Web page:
Mother’s Life Lessons Guide Eller Ever Higher

U.S. Army Corps of Engineers Sacramento District
Published Feb. 18, 2020
Tambour Eller stands near Mosul Dam in Iraq.

Tambour Eller stands near Mosul Dam during her deployment to Iraq. Eller spent more than a year there serving as the Transatlantic Division's Project Executive for the Mosul Dam Task Force.

Lt. Gen. Todd Semonite awards Tambour Eller the USACE Civilian of the Year Award.

Tambour Eller, deputy district engineer for programs and project management at Sacramento District, U.S. Army Corps of Engineers, smiles Aug. 1, 2019, as Lt. Gen. Todd Semonite, USACE Commanding General, prepares to present her with the USACE Civilian of the Year Award as Command Sergeant Major Brad Houston looks on. (Courtesy Photo)

Many people struggle to find or recognize their higher purpose in life. Some never come to understand the significance of the minutes, hours and days that make up their life. Tambour Eller is not one of them.

From a young age Eller looked to her mother, who raised her alone, for such answers. What she found was an example of how to face life's daily challenges straight on, with faith that hard work and perseverance would reveal all she needed to know.

"She taught me that when the going gets tough, it's tough for everyone – people have different ways of handling it. But every day, you get up, be thankful and get to work because you are a part of a larger plan – God's plan."

While studying at Southern Illinois University-Carbondale in 1993, a U.S. Army Corps of Engineers ad seeking college students for work at nearby Rend Lake, caught a family member's attention. The announcement changed both the vector of Eller's life and the Corps' history.

"One of the first experiences I had with the Corps was the flood fight in 1993 while working with the St. Louis District," recalled Eller. "I was able to volunteer and see the way public servants respond to communities in need. I knew that was something I wanted to be a part of."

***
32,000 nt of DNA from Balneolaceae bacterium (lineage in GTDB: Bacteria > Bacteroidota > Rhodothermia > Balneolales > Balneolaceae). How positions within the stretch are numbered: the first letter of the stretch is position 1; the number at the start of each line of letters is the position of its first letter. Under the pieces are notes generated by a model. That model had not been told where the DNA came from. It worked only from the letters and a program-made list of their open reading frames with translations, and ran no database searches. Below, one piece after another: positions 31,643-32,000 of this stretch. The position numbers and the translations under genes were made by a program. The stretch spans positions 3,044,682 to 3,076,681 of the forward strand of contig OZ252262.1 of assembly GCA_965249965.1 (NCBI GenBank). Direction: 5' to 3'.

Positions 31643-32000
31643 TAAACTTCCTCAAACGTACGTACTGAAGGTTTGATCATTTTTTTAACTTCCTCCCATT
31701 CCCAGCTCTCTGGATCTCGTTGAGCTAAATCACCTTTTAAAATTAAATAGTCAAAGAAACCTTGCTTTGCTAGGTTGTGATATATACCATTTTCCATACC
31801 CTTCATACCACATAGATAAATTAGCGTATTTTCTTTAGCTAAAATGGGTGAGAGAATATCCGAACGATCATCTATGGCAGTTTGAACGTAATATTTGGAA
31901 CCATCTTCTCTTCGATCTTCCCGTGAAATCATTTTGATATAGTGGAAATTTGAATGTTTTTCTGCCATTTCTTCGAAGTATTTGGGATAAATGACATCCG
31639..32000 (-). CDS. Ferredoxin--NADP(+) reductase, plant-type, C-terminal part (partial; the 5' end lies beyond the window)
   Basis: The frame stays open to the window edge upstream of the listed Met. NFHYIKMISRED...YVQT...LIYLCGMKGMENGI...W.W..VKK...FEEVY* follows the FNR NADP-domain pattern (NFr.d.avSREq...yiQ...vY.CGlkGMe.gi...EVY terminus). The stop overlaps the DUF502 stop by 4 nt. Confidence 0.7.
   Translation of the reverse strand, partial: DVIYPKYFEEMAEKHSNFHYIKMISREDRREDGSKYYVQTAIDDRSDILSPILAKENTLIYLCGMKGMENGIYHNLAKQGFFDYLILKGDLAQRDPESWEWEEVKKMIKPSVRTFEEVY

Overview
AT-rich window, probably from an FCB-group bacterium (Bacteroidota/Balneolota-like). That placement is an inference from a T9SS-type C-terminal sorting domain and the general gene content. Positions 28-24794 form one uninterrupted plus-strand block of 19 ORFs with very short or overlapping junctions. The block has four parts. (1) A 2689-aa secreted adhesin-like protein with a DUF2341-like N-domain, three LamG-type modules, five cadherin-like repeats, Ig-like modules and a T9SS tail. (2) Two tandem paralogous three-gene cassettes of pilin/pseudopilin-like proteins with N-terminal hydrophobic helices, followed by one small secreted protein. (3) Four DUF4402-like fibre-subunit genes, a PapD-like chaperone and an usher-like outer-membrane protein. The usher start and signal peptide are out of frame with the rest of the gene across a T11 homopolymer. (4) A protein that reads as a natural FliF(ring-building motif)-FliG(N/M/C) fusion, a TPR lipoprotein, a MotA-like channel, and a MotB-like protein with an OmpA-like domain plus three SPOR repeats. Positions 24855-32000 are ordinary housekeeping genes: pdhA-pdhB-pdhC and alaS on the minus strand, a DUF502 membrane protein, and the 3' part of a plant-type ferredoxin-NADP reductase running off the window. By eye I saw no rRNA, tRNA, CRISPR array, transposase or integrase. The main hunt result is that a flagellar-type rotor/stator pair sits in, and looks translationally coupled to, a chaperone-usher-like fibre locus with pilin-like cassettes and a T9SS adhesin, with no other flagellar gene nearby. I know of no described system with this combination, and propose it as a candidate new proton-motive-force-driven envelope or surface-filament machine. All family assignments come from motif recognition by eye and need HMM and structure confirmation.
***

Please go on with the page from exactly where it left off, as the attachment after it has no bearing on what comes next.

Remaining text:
After graduating with a bachelor's of science in Natural Resources Management and Policy, Eller decided to stick with the Corps to see what new opportunities to help others might lie ahead. Twenty-seven years later, she's still seeking, finding, and even creating them for others.

Her career with the Corps spans five districts, two divisions, two headquarters, two deployments to Iraq, and an assignment in Europe. Currently, she serves as the Sacramento District's Deputy District Engineer for Programs and Project Management. She said everywhere she's served, tough challenges existed, but so has the gratification that comes with working in an organization that does so much for so many people.

"It's been an exciting, fascinating experience full of unexpected challenges. And it's been greatly rewarding to see what the Corps can do for the Nation and people in other countries," said Eller. "We truly accomplish many things that people don't believe can be done."

In 2018, Eller recognized a deployment opportunity to Iraq would allow her to contribute in ways she couldn't find anywhere else, so she went for it. While there, she served as the Transatlantic Division's Project Executive for the Mosul Dam Task Force. The deployment was supposed to last six months, yet when it was time to return home, her desire to continue helping stabilize the most at-risk dam in the world, was just too strong. Millions of people relied on the Corps and their interagency partners to complete the largest drilling and grouting project in the world, so she extended the deployment for another seven months to see it through.

When she returned to the Sacramento District in 2019, it came as little surprise to anyone when she received the USACE Civilian of the Year Award.

"Anything and everything I have accomplished is a testament to the caliber and talent of the teams around me," reflected Eller.

Now that she's back in Sacramento, her focus is on being the best DPM and regional leader she can be for her team. She says that after nearly three decades of Corps service, helping others recognize their own potential, and then seeing them step up to big challenges and successfully deliver the program, is where she finds her greatest professional gratification.

And when she faces her own great challenges, she says she just goes back to her upbringing.

"My mom's wisdom and whatever God has planned for me keeps me going."